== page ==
A buddy cop comedy relies on the chemistry between the two lead actors. And the chemistry between Jackie Chan and Chris Tucker is phenomenal in the first entry of the ‘Rush Hour’ franchise. As per usual in Jackie Chan films, the plot is neither here nor there, but the comedy hits almost every time. Sometimes it tries a little too hard…but that can be forgiven. Continue reading
How do you adapt a video game? Not like this, not like this at all! I’m convinced this was another movie script rewritten with Super Mario Bros references. What in the holy hell does this film have in common with the video game? Of course, it’s quite hard to adapt a game that was basically about running to the right and jumping on enemy’s heads. But how did the writers come up with this plot? Continue reading
There aren’t many films in recent memory that jog from absurdity to absurdity (and take it in their stride) like Detective Pikachu. It tries to balance film noir with Pokémon to a confusing, yet sometimes enthralling, degree. The word-building is exceptional. The majority of the Pokémon are brought to life just as Pokelovers (myself included here!) would imagine, full of life and vitality. Rime City is a wonderfully constructed world, with more imagination and eye-popping visuals than most big budget blockbusters and muster up.
But eye candy is not enough to distract you from the increasingly silly plot, which flies off twists and turns every ten minutes or so. There’s at least two or three films’ worth of material here (much like Batman vs Superman, actually). Most thought-provoking material pops up for a few minutes, only to be relegated by the next ludicrous revelation. Not only that, but the human characters are so much more duller than the Pokémon. Worth watching for the visuals…but not much else.
Hammy’s Rating: 2/5
‘There’s magic that brought us together, and that magic is hope’
This is the first (and last, so far) union of Steven Spielberg and Philip K. Dick…so it begs the question…how does Spielberg match up against Ridley Scott and Paul Verhoeven? The answer is…very well! Scott went for the more slow-paced, meditative adaption, Verhoeven went for the action-packed and ultraviolent adaptation…and Spielberg hovers somewhere in between. Of course, there’s no ultraviolence here, as it’s a summer blockbuster…and being a summer blockbuster, Minority Report seems confined by delivering action set-pieces and philosophical musings about justice and morality.
It’s not an easy task, is it? Tom Cruise does fine as the main character, but just like Arnie in Total Recall, you can’t escape the fact that it’s Tom Cruise, running about doing Tom Cruise-esque things. Total Recall dove in head-first with the absurdity of having Arnie as the leading man in a philosophical story (by making it ultraviolent and full of one liners). Tom Cruise can’t help being Tom Cruise, regardless of his acting quality. Still, the story is strong enough and the philosophical musings profound enough to deliver an exciting thriller that delivers on the action set pieces.
However, my major gripe about Minority Report is that it’s about twenty minutes too long. By the two hour mark, you feel that the credits should be rolling…but there’s another twenty minutes left!
Hammy’s Rating: 3/5
Anderton and Leo Crow
‘Science has stolen most of our miracles’
Click here for my Quick Review of Total Recall (1990)
So much for Arnie being the last action hero! While that film set out to parody the action genre, ‘True Lies’ manages to top Arnie’s previous film in terms of ridiculous (yet riotously entertaining) action scenes). How about having Arnie ride a horse whilst chasing a terrorist riding a motorbike? How about having Arnie flying a Harrier jet to rescue his daughter? Including an inherent absurdity in the action scenes enables ‘Last Action Hero’ to parody action films without being an explicit parody. Continue reading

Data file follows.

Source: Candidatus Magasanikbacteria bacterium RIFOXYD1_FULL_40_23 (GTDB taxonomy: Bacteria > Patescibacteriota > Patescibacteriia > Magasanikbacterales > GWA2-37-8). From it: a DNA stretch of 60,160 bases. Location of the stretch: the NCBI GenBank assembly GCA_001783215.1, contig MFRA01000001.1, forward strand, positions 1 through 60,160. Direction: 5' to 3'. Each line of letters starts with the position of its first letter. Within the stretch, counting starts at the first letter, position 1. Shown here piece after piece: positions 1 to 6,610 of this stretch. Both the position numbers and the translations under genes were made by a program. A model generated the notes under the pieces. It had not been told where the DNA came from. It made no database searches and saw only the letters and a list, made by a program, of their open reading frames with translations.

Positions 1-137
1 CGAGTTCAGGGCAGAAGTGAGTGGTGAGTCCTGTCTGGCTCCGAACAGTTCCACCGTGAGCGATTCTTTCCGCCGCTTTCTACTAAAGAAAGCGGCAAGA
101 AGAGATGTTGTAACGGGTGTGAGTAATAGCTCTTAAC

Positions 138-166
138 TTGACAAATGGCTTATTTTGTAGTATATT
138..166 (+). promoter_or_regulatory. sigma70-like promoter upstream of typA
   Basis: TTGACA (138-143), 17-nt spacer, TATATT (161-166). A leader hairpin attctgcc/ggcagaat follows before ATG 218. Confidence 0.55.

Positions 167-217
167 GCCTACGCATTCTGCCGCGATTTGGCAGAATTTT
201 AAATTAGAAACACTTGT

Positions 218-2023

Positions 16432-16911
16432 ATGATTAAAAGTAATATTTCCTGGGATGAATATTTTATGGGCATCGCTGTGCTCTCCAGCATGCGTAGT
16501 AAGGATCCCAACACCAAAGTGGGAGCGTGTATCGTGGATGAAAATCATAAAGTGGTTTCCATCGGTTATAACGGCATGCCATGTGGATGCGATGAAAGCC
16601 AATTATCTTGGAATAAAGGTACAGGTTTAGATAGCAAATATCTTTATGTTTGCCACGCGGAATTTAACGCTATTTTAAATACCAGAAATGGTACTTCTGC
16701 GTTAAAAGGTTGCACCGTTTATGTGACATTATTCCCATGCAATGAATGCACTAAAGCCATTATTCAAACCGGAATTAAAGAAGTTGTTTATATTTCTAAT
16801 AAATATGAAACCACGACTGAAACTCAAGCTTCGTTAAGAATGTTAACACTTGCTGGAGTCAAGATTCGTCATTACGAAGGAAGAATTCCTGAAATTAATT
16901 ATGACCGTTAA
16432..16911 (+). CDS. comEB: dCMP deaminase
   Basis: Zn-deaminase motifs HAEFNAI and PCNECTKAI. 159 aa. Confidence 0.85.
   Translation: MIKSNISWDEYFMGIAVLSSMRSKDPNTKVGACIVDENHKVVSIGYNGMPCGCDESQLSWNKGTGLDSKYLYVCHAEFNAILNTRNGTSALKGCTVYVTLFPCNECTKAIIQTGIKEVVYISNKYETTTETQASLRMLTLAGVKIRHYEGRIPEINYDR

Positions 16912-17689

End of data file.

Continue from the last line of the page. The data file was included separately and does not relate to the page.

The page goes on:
What happens when you put one of the best action hero actors together with one of the best action directors to make an action movie parody? You get this decidedly uneven, absurd kind of film that tries to have its cake and eat it. Arnie stars as Jack Slater in the film within a film. But in the film, Jack Slater is played by the movie version of Arnie… Continue reading
What happens when you put Paul Verhoeven, Arnie and Philip K. Dick into a blender? This delicious sci fi classic! This is an ultraviolent philosophical spectacle (yes, science fiction did pose philosophical questions before ‘The Matrix’ arrived!), where the line between reality and dreams is blurred. Continue reading
Well, we’re back to LA for this threequel, along with the now well-worn story. The only thing that stands out is a hammy outing from Thomas Ian Griffin as Terry Silver, the big villain of the piece, the man behind Cobra Kai! Honestly, his performance is so scenery-chewing that sometimes you forget the overall stupidity of the plot. Silver, an evil millionaire, wants revenge on Daniel-San for his actions in the original. Continue reading
How can I review a film I’ve loved since I was a child? Simple answer: not critically! In my humble opinion, ‘The Karate Kid’ is an almost flawless film. It tells a timeless story very well, helping along by a heart-warming relationship between the two leads of Daniel-San and Mr. Miyagi. Daniel-San is the ultimate under-dog (yes, even more so than Rocky Balboa!), a foreigner in a foreign land. Continue reading
When I first read about this remake, I was perplexed. Firstly, why call it ‘The Karate Kid’ when it was based in China? Karate originated from Japan, not China! Not only that, but qhy change the age of the protagonist? Surely, it would make this remake’s version where Miyagi saves Daniel from the bullies uncomfortable? Continue reading